If you lived and breathed every word from the MMA beat writer circuit last week, the UFC’s promotion of a random fighter named Patrick Cummins was some of the most revolutionary, ground-breaking, breath-taking marketing you’ve ever seen in your life. Why, (no)Charissa(ma) Thompson was brilliant in doing a scripted segment on Fox Sports 1 with Cummins, Dana White, and Daniel Cormier to promote the concept of a guy working at a coffee shop getting a last-minute booking to fill in for Rashad Evans in the semi-main of the UFC 170 PPV. I mean, the guy is a modern day Rocky! He made Cormier cry once!
Who wouldn’t buy into this manufactured storyline? Apparently everyone in Las Vegas saw through it if you looked at the amount of empty seats at Mandalay Bay this past Saturday night. And it was well-deserved, too.
Right now, the UFC is burning its fan base out with way too many diluted cards. They think they can run a schedule like WWE can. It’s foolish. WWE has a roster of names wrestling each week. UFC has fighters lucky to fight three times a year.
The UFC has four fight cards scheduled for March 2014. And in going through those cards, I failed to recognize at least 35% of the names booked. I’ve been covering MMA both in Japan and America for decades. If I look at fight cards and don’t know who is fighting, how the hell can anyone possibly expect your standard UFC fan to know who the people they are watching fighting? But that goes back to the UFC’s philosophy — the brand is king. They are a singular league that is franchising shows every week across the globe with talent that is often foreign and not going to put up a fight in court over contracts. The fighters will take the table scraps they are being given. Hell, they’ll fight on shows that are being hidden behind internet pay walls. Why bother showcasing a real prospect like Gunnar Nelson on a London card when you can bury him and hurt potential sponsorship money by booking him for an internet fight that people can’t even watch on Youtube?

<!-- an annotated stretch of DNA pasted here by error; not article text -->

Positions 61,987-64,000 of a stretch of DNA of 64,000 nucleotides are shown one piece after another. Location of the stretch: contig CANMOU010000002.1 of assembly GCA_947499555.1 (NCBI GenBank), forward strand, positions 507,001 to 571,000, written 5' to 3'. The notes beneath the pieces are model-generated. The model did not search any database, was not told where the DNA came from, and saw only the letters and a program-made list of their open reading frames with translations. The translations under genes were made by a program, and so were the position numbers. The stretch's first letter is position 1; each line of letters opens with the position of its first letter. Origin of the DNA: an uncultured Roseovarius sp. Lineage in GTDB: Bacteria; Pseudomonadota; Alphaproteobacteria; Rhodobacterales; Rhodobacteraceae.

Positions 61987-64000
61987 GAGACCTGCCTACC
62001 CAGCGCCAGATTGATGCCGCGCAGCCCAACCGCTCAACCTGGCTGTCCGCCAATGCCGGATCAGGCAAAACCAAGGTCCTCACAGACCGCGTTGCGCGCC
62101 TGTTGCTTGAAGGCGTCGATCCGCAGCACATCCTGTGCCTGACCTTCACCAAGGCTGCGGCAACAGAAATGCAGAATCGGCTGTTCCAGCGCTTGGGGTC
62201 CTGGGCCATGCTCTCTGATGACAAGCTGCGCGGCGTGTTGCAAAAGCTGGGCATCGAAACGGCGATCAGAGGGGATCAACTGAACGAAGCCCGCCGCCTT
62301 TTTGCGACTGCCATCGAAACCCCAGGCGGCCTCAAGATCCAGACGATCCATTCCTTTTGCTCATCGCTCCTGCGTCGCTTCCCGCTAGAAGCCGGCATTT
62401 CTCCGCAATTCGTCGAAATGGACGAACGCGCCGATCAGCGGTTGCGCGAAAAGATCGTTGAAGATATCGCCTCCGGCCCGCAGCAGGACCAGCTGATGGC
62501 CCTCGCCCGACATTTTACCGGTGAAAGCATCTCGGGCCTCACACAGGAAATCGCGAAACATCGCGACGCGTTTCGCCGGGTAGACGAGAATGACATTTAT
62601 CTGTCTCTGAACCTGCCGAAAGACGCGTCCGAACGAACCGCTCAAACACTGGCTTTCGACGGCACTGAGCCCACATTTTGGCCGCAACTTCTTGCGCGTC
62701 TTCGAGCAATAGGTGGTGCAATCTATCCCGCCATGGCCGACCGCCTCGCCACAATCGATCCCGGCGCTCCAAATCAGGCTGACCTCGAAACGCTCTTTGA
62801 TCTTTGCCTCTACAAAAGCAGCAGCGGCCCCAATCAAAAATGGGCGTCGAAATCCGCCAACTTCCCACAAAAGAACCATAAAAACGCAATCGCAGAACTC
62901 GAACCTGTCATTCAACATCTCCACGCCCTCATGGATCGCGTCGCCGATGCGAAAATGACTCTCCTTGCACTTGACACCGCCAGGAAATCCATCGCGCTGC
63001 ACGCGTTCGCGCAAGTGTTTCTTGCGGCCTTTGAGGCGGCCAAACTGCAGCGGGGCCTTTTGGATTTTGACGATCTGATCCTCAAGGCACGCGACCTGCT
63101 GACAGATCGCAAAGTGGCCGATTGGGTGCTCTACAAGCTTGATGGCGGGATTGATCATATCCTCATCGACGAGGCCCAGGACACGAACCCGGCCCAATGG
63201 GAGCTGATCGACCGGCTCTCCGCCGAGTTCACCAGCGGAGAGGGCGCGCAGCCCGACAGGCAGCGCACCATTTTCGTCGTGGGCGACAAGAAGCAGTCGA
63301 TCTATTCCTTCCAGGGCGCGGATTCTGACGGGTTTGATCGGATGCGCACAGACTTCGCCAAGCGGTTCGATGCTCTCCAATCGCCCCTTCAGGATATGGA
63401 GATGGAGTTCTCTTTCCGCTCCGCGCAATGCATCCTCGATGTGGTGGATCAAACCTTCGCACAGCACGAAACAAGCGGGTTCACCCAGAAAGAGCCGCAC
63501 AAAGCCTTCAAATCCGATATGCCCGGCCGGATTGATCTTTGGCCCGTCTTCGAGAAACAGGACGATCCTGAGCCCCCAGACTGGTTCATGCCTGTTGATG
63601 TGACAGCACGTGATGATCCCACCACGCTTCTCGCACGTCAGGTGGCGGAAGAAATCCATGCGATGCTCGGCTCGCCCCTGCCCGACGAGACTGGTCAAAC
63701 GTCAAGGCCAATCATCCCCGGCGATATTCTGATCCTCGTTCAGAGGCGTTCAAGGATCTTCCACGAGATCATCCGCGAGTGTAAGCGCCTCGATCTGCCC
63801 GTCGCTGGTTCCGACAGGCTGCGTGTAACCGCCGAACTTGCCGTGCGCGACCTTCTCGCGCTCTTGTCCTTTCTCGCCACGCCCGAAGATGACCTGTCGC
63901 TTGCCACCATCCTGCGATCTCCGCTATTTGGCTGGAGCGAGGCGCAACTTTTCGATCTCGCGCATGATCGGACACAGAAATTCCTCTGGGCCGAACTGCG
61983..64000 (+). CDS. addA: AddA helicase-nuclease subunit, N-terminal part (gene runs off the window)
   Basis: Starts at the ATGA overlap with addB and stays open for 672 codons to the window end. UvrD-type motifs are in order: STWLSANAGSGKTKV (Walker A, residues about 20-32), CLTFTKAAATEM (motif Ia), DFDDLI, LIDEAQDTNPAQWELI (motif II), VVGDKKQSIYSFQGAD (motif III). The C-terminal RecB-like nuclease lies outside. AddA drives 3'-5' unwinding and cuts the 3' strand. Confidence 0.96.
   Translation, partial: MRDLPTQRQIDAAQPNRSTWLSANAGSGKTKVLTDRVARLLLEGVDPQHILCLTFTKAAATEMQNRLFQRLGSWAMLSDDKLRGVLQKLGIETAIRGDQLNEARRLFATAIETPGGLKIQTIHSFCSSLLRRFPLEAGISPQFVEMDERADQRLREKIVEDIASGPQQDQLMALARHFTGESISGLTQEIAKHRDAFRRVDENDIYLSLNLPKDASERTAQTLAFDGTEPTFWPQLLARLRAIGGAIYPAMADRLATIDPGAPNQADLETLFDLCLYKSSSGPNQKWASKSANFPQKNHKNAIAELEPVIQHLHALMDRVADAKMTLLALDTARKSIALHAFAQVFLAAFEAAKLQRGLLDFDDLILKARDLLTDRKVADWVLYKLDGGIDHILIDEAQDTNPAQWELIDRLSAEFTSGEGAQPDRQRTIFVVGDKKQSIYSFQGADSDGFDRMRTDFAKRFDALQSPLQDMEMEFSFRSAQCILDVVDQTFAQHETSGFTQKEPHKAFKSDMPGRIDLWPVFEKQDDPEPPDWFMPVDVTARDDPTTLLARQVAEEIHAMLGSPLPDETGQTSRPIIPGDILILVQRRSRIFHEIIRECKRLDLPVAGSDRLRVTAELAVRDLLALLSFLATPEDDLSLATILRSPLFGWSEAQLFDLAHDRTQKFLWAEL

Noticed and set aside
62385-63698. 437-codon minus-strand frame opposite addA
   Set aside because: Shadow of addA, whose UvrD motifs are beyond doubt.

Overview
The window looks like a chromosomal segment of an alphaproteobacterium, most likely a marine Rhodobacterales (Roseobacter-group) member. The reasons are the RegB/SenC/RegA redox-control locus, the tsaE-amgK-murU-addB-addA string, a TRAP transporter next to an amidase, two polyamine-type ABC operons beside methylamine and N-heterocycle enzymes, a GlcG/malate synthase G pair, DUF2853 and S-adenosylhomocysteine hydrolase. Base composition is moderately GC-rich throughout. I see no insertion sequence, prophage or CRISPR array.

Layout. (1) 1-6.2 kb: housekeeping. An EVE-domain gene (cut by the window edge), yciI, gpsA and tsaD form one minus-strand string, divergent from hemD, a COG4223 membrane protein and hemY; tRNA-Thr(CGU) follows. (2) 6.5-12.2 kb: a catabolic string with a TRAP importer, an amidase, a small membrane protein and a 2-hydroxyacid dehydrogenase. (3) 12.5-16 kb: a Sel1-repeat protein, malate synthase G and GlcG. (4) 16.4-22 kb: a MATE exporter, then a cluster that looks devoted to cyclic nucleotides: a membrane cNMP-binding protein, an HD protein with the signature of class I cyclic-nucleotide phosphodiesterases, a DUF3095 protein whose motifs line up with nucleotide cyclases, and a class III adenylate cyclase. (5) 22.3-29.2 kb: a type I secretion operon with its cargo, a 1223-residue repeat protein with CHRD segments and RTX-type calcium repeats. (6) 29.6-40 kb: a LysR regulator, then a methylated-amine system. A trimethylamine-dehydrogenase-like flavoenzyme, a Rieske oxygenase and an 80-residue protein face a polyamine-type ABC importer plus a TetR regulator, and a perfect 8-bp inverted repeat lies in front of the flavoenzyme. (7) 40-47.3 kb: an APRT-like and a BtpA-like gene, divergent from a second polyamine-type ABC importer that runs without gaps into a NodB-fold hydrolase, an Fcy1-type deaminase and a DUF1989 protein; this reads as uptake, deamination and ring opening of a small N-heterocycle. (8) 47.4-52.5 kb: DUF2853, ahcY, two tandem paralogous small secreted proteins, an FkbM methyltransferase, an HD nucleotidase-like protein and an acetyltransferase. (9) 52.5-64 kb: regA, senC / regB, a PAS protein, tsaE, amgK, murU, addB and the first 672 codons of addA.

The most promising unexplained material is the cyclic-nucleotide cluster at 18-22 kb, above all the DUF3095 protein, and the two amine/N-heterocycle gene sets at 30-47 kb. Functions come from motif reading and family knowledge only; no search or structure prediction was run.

The cycle of mediocrity is taking a toll on the UFC. The media is starting to notice. Tim Marchman at Deadspin absolutely torched the UFC for the way they are marketing Ronda Rousey and other UFC fights. When the UFC gets a real lead-in like NASCAR programming, they can still pop a good TV rating. When that lead-in isn’t there and they don’t have a mega-star like GSP or Anderson Silva to headline, the numbers are all over the board. There is no consistency right now.
In 2014, the UFC needs Ronda Rousey, Daniel Cormier, and Chris Weidman to not only win big but to win often and do it in front of a lot of eyeballs. The UFC is hoping that Rousey can generate cross-over appeal by doing the movie & entertainment circuit. The UFC even claims that she’s the biggest marketing dynamo they’ve ever had, bigger than Chuck or Randy or Tito. Whatever narrative fits the bill on any given day, I guess.
I’m not here to bury the fighters. What I’m here to bury is the UFC’s current business direction and where things are heading. They’re going down the same path as WWE. Dana White recently ripped WWE for ditching PPV and going to the WWE Network business model. And yet the UFC is going down that exact same path of burning out their fans on buying mediocre, watered-down PPVs. The UFC is running so many shows and is so overexposed right now that they, too, will meet WWE’s fate soon enough and have their own “Come to Jesus” moment on business affairs. In an industry like combat sports where marketing personalities is king, the UFC’s attempt to control the MMA scene by emulating the WWE business model will prove to be challenging to sustain for the long haul. Wittingly or unwittingly, the UFC is on the path of speeding up the cycle of the challenges they will end up having to face.